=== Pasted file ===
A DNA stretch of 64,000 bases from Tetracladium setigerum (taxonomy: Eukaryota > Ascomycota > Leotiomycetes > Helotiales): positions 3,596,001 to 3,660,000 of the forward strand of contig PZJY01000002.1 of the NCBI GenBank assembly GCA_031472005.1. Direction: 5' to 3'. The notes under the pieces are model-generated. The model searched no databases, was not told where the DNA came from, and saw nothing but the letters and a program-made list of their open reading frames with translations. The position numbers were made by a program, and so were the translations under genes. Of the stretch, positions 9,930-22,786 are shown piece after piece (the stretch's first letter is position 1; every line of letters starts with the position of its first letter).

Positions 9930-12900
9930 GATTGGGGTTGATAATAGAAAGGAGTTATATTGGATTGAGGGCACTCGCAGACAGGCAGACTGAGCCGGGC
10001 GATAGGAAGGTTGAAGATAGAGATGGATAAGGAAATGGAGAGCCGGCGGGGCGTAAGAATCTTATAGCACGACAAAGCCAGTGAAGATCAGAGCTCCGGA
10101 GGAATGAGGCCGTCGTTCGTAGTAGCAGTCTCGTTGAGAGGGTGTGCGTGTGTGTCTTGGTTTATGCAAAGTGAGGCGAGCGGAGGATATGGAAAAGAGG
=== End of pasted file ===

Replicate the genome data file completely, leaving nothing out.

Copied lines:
A DNA stretch of 64,000 bases from Tetracladium setigerum (taxonomy: Eukaryota > Ascomycota > Leotiomycetes > Helotiales): positions 3,596,001 to 3,660,000 of the forward strand of contig PZJY01000002.1 of the NCBI GenBank assembly GCA_031472005.1. Direction: 5' to 3'. The notes under the pieces are model-generated. The model searched no databases, was not told where the DNA came from, and saw nothing but the letters and a program-made list of their open reading frames with translations. The position numbers were made by a program, and so were the translations under genes. Of the stretch, positions 9,930-22,786 are shown piece after piece (the stretch's first letter is position 1; every line of letters starts with the position of its first letter).

Positions 9930-12900
9930 GATTGGGGTTGATAATAGAAAGGAGTTATATTGGATTGAGGGCACTCGCAGACAGGCAGACTGAGCCGGGC
10001 GATAGGAAGGTTGAAGATAGAGATGGATAAGGAAATGGAGAGCCGGCGGGGCGTAAGAATCTTATAGCACGACAAAGCCAGTGAAGATCAGAGCTCCGGA
10101 GGAATGAGGCCGTCGTTCGTAGTAGCAGTCTCGTTGAGAGGGTGTGCGTGTGTGTCTTGGTTTATGCAAAGTGAGGCGAGCGGAGGATATGGAAAAGAGG